Man-made light sources can also be perfect bokeh material. A city skyline in the distance, traffic and street lights will all work as well. Bokeh can even be added to studio set ups using string lights or even by lighting up a crumpled piece of tinfoil. Anything that makes a small pin point of light, with the right lens, will work to make bokeh.
Once you’ve found your small light sources for bokeh, turn your camera to aperture priority mode (or full manual mode if you prefer). To get the most bokeh from the shot, use the widest aperture you have available. Then, just put your focal point on your subject, focus, and shoot.
If you take a look and the background bokeh just isn’t there, what then? First, if you’re not already on the widest aperture setting, go as wide as you can (or use a different lens with a wider aperture). In bright sunshine, you may need a neutral density filter in order to shoot that wide and still get a proper exposure. Neutral density filters will block out some of that bright light so you can use a wide aperture and still get a proper exposure. Or, if you don’t have a filter, you could try waiting until towards the end of the day, when the light isn’t so bright.
If aperture isn’t the issue, you can also move closer to the subject or move the subject farther from the background. Sometimes, finding brighter pinpoints of light helps too. For example, it’s easier to get bokeh with Christmas lights than it is to get it from light reflecting off tree leaves.
Location: Vermont Salt Pan, Rockhopper Street, Vermont
Date and Time: 5.30 pm Wednesday 15 September 2021
Meet at Parking Lot at end of Rockhopper
Guides: Daniel Reddie and David Wilson
The Vermont Salt Pan offers some great sunset opportunities (weather permitting of course) but the birdlife is truly awesome with at times hundreds of flamingos but also a multitude of other birds including three species of herons, waders, cormorants, ducks and geese. And even oneBlue Crane earlier this year!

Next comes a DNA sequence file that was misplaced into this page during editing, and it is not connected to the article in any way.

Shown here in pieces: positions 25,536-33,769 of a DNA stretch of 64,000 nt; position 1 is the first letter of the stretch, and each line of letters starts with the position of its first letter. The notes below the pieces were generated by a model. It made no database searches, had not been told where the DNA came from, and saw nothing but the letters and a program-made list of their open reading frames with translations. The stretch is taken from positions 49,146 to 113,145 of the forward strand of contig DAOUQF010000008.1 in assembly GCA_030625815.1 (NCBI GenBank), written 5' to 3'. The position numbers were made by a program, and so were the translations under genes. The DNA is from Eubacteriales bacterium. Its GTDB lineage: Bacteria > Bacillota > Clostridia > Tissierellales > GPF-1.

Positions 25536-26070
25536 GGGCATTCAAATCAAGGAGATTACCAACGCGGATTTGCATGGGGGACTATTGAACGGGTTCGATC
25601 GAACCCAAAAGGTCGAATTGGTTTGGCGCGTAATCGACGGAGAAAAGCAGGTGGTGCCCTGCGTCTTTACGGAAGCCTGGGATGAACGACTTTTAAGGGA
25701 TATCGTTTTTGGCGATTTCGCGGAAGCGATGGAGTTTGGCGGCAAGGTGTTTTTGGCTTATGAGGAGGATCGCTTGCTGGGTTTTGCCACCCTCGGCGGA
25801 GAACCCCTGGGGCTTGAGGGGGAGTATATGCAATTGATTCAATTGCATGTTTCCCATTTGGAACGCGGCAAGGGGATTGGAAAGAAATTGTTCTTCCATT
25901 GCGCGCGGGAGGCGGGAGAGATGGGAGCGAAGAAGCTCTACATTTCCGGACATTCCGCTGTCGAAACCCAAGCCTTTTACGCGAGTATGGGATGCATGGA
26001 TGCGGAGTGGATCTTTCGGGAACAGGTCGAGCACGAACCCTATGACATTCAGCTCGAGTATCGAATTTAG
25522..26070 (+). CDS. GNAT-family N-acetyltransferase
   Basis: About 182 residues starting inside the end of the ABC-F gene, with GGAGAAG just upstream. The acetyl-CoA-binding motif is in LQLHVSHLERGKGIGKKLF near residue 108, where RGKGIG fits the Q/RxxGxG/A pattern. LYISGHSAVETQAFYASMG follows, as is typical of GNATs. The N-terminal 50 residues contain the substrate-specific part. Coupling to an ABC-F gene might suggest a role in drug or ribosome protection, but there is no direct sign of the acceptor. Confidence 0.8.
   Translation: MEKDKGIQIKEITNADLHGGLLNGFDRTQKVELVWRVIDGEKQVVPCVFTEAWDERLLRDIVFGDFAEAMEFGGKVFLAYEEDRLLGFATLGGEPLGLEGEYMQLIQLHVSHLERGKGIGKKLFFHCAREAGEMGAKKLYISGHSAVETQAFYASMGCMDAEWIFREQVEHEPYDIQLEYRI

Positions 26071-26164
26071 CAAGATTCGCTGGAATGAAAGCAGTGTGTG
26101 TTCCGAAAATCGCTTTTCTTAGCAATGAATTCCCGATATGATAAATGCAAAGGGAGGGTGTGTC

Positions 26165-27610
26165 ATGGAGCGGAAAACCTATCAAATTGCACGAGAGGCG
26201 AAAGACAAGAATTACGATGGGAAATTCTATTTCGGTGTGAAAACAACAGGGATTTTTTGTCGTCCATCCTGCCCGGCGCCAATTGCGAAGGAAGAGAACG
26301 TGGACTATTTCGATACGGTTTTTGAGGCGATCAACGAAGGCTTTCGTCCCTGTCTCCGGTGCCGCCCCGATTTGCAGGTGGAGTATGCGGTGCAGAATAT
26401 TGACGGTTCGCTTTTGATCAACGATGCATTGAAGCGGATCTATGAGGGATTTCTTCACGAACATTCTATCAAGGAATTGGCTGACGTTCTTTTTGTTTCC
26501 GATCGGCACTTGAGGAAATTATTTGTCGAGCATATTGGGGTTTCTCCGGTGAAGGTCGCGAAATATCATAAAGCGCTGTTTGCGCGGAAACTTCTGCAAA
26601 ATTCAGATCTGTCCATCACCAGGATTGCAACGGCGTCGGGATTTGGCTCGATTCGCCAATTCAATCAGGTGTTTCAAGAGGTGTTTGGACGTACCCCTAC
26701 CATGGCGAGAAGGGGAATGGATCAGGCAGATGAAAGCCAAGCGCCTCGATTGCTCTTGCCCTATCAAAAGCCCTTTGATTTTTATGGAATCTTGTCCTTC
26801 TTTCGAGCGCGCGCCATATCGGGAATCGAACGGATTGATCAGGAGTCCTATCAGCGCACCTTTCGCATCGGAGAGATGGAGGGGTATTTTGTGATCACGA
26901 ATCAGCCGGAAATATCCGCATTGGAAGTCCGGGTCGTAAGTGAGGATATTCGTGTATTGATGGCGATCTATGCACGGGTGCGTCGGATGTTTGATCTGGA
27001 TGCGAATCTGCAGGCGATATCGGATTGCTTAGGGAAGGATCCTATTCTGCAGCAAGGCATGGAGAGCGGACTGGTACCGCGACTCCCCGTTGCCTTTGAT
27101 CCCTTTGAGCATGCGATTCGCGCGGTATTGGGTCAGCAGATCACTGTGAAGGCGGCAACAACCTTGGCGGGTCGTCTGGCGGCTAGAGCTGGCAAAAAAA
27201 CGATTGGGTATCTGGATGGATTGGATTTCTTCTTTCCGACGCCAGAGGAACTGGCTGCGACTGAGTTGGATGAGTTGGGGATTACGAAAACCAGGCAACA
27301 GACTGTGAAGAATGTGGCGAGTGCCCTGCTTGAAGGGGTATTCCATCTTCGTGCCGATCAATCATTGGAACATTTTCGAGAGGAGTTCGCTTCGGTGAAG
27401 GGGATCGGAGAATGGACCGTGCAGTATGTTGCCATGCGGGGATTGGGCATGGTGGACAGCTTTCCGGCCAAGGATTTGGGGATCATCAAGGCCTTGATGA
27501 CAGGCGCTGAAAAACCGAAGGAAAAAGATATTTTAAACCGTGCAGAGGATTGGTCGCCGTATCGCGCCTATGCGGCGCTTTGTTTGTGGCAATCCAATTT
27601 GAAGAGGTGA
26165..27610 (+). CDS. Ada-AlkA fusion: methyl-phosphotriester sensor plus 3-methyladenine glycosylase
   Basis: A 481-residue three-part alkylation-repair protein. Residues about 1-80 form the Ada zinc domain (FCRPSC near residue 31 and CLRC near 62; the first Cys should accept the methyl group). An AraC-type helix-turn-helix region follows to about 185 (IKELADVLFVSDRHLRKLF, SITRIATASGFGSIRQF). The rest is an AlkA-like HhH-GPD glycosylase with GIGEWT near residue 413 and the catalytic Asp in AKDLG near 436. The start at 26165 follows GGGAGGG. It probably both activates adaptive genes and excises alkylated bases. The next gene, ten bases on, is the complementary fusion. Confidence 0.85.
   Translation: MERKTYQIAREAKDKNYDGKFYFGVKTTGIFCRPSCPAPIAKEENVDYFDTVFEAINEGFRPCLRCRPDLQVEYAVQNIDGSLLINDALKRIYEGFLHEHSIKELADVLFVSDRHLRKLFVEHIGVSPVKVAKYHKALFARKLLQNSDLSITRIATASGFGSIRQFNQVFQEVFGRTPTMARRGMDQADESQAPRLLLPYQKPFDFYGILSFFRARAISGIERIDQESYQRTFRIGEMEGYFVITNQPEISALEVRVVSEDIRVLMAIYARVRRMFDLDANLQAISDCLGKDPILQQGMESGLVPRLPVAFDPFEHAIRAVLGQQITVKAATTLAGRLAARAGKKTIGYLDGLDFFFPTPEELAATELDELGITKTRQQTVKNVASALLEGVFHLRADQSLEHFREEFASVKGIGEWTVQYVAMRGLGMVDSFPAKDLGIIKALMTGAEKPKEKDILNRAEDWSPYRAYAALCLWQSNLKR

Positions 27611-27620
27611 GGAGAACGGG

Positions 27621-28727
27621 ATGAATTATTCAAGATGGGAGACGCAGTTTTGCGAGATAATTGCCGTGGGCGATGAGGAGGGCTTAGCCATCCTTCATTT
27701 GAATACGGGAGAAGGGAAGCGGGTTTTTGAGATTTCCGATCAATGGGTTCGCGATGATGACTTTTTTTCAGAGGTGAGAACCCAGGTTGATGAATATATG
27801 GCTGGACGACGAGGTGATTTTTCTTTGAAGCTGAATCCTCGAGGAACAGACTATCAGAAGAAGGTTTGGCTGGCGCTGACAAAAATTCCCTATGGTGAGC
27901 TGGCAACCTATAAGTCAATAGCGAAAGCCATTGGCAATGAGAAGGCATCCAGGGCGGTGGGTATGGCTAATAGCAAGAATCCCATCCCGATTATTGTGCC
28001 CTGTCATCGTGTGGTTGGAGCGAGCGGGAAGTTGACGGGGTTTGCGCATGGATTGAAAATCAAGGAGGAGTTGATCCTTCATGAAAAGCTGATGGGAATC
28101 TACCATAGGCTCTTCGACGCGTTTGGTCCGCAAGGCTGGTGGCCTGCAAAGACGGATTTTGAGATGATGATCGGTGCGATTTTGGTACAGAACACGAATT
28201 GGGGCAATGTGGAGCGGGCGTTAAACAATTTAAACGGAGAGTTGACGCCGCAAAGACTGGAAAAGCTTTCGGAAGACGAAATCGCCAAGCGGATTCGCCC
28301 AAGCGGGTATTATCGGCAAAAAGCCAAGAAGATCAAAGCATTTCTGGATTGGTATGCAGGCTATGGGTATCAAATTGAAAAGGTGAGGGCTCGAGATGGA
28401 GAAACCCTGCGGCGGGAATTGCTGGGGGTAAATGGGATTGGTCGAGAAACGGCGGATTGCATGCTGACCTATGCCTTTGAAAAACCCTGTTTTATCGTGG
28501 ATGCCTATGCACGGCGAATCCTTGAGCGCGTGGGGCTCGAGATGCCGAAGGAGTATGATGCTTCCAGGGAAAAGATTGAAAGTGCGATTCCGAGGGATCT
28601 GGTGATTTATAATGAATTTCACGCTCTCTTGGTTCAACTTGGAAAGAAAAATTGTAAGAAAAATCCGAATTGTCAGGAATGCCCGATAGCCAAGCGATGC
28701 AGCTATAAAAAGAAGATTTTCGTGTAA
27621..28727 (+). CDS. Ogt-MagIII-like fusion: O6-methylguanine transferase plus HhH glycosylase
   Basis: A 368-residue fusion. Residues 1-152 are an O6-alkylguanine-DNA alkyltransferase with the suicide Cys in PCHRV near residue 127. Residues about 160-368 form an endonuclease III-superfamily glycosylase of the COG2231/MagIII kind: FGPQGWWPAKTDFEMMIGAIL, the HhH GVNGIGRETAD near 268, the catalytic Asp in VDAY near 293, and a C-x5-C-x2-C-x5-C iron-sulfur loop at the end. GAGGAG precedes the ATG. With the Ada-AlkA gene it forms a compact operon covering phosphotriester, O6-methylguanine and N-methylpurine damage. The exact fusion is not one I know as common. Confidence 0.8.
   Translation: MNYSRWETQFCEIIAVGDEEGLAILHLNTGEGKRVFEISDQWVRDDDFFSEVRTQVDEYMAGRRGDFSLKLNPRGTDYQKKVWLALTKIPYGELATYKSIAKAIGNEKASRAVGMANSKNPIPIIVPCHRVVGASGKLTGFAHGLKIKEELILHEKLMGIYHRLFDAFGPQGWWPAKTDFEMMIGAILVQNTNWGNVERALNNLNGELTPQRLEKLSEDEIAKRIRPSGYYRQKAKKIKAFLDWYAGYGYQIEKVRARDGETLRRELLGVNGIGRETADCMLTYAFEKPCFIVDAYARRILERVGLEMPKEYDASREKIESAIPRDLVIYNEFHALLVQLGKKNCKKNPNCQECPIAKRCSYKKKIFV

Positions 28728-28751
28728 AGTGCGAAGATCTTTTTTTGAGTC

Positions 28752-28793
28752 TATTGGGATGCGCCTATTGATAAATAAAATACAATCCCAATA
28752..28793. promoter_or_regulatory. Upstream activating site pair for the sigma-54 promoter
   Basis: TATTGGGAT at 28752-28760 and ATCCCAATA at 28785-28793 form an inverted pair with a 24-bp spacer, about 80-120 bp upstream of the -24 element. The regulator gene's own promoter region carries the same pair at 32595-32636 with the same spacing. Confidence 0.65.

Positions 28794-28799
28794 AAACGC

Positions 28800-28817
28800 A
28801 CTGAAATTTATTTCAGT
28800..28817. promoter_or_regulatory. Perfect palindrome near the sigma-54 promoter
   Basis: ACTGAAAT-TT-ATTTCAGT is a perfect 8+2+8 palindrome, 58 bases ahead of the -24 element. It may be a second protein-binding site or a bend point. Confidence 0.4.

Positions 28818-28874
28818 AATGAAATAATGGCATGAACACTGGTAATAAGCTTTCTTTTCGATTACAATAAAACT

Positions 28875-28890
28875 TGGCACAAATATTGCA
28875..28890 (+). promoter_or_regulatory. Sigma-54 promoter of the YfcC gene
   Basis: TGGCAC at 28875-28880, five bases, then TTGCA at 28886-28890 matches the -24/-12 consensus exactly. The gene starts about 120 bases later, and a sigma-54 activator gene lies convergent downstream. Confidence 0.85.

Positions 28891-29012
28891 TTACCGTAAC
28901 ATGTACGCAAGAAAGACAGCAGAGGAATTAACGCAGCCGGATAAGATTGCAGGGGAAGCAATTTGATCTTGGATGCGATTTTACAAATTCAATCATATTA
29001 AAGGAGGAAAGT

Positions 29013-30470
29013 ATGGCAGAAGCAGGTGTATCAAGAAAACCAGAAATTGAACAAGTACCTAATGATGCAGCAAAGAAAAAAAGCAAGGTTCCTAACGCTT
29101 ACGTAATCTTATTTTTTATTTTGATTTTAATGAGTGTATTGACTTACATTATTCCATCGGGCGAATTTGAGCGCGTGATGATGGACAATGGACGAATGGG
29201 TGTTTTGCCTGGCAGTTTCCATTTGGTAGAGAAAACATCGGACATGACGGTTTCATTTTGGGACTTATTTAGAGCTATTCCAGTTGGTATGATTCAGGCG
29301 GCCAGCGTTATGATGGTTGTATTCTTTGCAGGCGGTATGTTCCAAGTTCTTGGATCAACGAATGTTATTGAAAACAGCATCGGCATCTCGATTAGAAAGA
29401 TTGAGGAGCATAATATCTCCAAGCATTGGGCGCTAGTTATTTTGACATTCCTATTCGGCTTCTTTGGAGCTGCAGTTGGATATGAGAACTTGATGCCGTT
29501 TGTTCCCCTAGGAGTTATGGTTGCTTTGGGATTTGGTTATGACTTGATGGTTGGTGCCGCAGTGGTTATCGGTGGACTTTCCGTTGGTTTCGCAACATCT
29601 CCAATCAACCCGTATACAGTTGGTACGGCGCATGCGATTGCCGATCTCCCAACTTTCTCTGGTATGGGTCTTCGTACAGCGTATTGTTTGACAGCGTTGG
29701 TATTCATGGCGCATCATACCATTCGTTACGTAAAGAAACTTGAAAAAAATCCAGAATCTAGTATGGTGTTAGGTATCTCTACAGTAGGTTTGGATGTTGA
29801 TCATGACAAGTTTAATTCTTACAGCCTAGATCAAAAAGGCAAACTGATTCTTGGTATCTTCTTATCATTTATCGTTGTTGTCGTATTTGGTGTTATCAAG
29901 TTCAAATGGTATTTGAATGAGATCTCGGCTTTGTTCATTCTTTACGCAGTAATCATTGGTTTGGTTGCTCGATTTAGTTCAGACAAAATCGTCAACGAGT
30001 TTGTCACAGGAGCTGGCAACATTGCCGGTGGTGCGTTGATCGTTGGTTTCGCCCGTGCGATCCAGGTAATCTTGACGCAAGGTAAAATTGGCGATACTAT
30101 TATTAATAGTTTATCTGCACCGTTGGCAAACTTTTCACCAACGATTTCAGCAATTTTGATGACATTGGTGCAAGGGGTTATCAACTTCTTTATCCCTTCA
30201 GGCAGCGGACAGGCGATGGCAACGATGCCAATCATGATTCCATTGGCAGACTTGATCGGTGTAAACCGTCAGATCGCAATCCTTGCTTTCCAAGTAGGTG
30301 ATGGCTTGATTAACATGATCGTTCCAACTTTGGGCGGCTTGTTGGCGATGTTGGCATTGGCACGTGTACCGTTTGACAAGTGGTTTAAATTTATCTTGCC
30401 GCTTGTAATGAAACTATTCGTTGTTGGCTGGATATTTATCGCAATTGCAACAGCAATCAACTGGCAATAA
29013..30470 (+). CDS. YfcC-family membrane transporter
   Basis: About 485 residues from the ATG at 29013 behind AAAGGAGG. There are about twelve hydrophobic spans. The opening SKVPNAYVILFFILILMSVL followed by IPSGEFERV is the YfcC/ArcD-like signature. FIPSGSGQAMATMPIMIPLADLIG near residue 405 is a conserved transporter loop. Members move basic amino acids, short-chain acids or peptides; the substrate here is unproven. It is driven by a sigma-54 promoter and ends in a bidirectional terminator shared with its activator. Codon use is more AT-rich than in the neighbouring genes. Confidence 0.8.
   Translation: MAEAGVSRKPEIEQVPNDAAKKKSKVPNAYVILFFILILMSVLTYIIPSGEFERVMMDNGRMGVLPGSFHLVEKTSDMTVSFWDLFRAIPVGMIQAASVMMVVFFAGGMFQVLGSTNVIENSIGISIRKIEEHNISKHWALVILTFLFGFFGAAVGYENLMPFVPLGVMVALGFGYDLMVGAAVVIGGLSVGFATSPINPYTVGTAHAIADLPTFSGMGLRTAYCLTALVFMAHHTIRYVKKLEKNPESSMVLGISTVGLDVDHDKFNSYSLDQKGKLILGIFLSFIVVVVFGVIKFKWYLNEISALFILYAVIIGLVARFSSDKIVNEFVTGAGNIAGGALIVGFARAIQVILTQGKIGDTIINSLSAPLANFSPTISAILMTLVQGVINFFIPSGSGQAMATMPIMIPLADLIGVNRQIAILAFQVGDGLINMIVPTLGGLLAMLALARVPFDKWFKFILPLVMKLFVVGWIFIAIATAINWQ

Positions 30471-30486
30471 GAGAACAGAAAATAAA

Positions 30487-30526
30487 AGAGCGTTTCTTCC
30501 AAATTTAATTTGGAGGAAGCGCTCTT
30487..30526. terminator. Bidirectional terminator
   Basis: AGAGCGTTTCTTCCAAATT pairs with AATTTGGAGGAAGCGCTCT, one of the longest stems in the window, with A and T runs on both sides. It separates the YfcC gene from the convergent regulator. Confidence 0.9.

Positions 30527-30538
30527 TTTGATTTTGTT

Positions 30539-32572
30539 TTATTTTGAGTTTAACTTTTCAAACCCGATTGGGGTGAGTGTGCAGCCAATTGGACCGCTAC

The club has revised its Rules and Regulations. They are now more succinct and address concerns that members share regarding the slow rate of advancement progress. The system is now easier to understand and implement on the Photo Vault Online portal. It is also better aligned with the guidelines provided by the Photographic Society of South Africa.
Some of the key changes are:
From October the deadline for submitting images to Photo Vault will be the Wednesday prior to the club meeting and no longer the Saturday.
The threshold for 4-Star workers is lowered by one point. This change will be retroactive from January 2020 and advancement will be recomputed from this date.
It is now possible to advance to higher levels without achieving salon acceptances, albeit at a slower pace.
‘Magister’ is renamed ‘Master’ and there are multiple levels ranging from Master Bronze to Master Diamond.
“It will unfortunately take some weeks to fully implement the changes which seem to be a truly massive undertaking but the result will be a system that is up to date, transparent and eventually allow all members to get a real-time summary of their own progress through the advancement system,” says Club President David Wilson.
The Western Cape Photographic Forum will resume its honours group discussions in September 2021. The group is aimed to assist photographers who are planning to enter honours panels in the PSSA’s February 2022 judging session.
Kim Stevens has agreed to lead such a group for us. We are planning to start on Monday 20 September with further meetings planned for Thursdays 20 October and 18 November. Arrangements will only be finalised at our first meeting. Meetings will take place via Zoom in the evenings.
Members who are interested to take part should contact Nicol du Toit at firstname.lastname@example.org before 1 September 2021.
Our set subject competition in September is Triptych – a story in three. This particular challenge to the members requires three associated photos that together tell a story. Here is a 5 min photo scope.